Don Chaffin honors late friend, mentor and colleague, Walton Hancock
Walton Hancock passed away at home on Feb. 27, 2019. Several days before his passing a large number of friends and relatives celebrated his 90th birthday.
As one of Walt’s PhD students while he was chair of the Department of Industrial and Operations Engineering (IOE) at the University of Michigan, and as a colleague and friend for over 50 years, I can say with some confidence that Walt always strived to have a very real and positive engineering impact.
“I’ve had a very enjoyable career. For 40 years, I’ve had a desire to go to work, which a lot of people apparently don’t have.”
— Walt Hancock, Interview for IIE Solutions (1997)
He believed that the best way to accomplish this was to thoroughly study a problem of interest by gathering a great deal of data and personally conversing with highly informed people. In this latter regard, he was a wonderful conversationalist, often asking very critical questions as he strove to fully understand why a particular situation existed.
Serving and teaching in the Air Force
Walt began his academic career by teaching statistical quality control at the Air Force Institute of Technology after earning his Doctorate of Industrial Engineering from the Johns Hopkins University in 1954. He then moved to Baltimore to join the Lord Baltimore Press Company as the director of Industrial Engineering and Quality Control. In 1959, he and his wife Charlene moved to Ann Arbor where Walt joined the Department of Industrial Engineering at the University of Michigan.
Joining the University of Michigan and forming the Center for Ergonomics
At the University of Michigan, Walt quickly rose to professor and chair of the Department of Industrial Engineering (IE) in 1963. It was during his six years as chair that the Department became highly ranked by other IE department chairs; with 17 faculty members, granting approximately 70 undergraduate degrees and 60 graduate degrees annually.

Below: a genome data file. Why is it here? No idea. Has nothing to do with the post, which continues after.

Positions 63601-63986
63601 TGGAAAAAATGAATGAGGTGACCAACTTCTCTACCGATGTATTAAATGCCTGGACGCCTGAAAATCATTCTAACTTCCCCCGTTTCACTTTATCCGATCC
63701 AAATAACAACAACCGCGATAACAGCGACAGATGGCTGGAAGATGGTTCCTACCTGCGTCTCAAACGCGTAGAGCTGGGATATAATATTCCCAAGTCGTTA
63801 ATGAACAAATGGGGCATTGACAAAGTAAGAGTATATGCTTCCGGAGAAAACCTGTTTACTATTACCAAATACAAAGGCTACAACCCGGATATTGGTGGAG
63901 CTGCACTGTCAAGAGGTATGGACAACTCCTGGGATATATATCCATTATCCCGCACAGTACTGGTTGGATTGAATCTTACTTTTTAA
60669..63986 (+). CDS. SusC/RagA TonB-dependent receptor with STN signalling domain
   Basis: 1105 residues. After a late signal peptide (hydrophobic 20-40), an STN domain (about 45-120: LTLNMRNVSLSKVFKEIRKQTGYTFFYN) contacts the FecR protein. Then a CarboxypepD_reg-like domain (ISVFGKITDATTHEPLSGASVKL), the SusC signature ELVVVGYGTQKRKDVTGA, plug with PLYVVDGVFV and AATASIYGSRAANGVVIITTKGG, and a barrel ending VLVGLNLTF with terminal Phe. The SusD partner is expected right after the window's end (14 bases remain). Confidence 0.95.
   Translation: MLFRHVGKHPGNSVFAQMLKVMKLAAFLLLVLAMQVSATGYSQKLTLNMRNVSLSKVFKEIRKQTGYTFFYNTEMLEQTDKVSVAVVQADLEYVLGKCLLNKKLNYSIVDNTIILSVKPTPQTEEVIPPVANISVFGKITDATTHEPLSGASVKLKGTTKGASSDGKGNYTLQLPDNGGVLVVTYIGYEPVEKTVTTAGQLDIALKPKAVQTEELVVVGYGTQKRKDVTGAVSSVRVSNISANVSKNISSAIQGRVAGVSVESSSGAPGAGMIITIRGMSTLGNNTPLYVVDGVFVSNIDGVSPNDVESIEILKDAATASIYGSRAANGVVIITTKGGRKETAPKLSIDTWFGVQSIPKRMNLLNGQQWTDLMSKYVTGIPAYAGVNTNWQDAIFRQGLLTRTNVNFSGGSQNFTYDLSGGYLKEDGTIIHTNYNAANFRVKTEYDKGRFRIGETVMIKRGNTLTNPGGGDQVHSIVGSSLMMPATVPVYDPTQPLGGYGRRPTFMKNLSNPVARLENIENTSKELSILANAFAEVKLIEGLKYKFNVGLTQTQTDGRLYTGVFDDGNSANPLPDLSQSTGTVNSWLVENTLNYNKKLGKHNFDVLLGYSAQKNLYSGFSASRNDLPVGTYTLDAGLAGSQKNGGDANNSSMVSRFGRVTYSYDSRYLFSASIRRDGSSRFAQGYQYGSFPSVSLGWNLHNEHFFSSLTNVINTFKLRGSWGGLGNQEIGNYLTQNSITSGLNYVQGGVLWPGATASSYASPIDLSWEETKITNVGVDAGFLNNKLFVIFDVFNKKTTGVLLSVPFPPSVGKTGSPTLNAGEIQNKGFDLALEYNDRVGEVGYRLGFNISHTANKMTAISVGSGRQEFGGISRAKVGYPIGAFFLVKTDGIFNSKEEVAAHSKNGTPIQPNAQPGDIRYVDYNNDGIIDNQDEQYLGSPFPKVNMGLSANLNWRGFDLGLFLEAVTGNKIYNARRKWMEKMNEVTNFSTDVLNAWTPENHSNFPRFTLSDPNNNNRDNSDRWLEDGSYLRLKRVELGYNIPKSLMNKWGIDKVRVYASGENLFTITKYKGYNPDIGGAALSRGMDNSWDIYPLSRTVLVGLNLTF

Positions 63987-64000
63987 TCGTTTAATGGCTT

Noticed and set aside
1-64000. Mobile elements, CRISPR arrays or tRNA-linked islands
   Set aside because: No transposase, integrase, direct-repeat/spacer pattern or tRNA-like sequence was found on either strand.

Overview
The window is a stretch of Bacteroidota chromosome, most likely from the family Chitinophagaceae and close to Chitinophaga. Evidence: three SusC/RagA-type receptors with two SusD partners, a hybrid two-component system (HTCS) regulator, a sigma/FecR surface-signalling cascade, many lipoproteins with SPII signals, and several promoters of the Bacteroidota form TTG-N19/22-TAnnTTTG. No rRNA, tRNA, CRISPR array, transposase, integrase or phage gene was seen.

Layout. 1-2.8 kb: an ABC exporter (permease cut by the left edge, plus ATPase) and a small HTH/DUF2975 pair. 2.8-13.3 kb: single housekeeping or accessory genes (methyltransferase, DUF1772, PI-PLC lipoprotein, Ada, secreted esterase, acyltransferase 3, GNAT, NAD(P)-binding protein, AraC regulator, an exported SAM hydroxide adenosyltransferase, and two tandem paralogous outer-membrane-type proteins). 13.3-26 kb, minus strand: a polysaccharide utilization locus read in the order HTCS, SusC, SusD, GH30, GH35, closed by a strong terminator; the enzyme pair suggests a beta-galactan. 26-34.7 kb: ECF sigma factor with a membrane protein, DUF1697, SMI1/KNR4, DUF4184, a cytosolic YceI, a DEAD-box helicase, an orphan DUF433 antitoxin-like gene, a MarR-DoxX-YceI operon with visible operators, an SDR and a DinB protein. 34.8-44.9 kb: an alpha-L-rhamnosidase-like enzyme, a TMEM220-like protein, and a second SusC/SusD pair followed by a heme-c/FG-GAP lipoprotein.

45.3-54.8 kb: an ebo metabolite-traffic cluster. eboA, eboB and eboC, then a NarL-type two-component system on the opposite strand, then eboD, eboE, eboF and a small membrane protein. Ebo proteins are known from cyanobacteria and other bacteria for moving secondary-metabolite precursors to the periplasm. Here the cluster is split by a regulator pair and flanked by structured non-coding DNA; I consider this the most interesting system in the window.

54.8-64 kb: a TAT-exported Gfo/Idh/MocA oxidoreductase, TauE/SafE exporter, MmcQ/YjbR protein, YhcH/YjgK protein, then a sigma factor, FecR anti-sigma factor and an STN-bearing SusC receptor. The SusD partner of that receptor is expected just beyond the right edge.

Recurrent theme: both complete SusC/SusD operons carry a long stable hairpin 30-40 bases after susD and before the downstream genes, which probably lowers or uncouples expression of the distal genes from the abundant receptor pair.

He also served during this time as the director of research for the International Motion Time Measurement Association, which provided major funding for his PhD students. This research concentration resulted in him forming the Human Performance Research Laboratory, which 10 years later, in 1980, became the current Center for Ergonomics.
“I’ve tried to support students financially, emotionally, and educationally, because that’s an obligation I always felt a professor assumed.”Walt Hancock, Interview for IIE Solutions (1997)
Consulting for the manufacturing industry
Walt also was well known for his industrial consultation services. In one such activity, he reported directly to the vice president of Manufacturing at the Chrysler Corporation. His intimate knowledge of how manufacturing companies could improve their operations led to his being appointed as associate dean for Manufacturing Initiatives in the College from 1984 to 1989. He held the William Clay Ford Professorship from 1989 up until 1997 when he retired.
Improving operational conditions for workers